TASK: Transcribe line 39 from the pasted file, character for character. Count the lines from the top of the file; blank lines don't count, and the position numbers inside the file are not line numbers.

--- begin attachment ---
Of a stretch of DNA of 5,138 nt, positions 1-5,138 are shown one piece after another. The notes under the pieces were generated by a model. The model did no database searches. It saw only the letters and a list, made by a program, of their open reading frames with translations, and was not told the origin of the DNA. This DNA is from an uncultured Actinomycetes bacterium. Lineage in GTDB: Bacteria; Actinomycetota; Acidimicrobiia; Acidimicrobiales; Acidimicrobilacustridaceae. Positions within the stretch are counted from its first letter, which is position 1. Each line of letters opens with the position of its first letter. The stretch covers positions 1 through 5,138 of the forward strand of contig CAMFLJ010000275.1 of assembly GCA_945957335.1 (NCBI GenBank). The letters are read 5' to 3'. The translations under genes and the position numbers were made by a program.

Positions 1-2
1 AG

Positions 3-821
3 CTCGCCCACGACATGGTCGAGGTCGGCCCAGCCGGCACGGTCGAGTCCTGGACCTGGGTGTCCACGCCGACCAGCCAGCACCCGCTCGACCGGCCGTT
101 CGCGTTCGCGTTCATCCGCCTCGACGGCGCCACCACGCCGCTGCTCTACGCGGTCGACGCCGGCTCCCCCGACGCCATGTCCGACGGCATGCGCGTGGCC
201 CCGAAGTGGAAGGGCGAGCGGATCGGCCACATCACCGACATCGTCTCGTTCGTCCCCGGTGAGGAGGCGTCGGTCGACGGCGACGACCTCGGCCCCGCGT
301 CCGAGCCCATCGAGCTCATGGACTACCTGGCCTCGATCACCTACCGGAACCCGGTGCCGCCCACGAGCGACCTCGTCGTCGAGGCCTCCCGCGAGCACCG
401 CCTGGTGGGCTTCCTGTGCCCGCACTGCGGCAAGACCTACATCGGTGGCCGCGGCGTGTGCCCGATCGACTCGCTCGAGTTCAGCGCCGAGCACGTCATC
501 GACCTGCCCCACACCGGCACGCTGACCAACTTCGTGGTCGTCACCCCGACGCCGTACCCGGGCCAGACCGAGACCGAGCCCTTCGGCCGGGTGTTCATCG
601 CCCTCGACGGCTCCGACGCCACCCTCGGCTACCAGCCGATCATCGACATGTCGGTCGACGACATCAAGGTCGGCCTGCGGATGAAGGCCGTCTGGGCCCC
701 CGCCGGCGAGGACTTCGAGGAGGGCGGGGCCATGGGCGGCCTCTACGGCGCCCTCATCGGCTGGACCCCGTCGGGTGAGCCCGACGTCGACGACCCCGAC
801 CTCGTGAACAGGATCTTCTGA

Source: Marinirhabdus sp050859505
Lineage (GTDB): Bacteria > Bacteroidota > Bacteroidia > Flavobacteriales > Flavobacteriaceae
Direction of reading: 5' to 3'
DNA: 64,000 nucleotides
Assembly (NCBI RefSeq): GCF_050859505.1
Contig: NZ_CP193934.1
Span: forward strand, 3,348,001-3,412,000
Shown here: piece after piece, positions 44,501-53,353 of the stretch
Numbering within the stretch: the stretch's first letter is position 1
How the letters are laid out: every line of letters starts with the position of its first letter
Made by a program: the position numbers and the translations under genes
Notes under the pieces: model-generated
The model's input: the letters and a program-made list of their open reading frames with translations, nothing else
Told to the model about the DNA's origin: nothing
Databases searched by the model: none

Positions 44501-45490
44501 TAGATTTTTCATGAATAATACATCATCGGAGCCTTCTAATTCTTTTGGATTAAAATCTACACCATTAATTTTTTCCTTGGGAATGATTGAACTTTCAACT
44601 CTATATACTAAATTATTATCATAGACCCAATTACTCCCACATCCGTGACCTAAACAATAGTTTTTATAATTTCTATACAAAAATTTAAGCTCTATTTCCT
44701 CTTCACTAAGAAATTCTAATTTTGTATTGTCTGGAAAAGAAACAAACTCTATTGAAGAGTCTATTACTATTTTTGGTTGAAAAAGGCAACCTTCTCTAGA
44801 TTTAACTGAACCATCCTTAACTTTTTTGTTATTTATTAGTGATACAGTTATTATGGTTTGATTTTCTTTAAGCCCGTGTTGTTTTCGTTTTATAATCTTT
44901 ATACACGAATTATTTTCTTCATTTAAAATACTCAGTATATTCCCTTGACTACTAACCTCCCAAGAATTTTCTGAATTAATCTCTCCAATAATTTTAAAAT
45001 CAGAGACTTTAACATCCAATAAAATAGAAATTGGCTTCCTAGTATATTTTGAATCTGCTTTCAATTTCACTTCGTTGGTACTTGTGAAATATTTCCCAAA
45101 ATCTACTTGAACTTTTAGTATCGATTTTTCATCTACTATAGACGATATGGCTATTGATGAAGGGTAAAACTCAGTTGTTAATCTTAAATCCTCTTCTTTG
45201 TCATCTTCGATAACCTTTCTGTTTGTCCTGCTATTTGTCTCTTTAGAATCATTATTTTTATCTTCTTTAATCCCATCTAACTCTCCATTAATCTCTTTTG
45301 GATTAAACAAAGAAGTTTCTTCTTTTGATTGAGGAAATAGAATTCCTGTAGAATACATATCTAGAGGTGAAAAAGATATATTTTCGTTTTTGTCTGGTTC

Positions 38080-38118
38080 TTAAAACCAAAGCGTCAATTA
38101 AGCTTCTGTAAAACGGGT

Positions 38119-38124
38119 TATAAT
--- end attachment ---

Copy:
Positions 38080-38118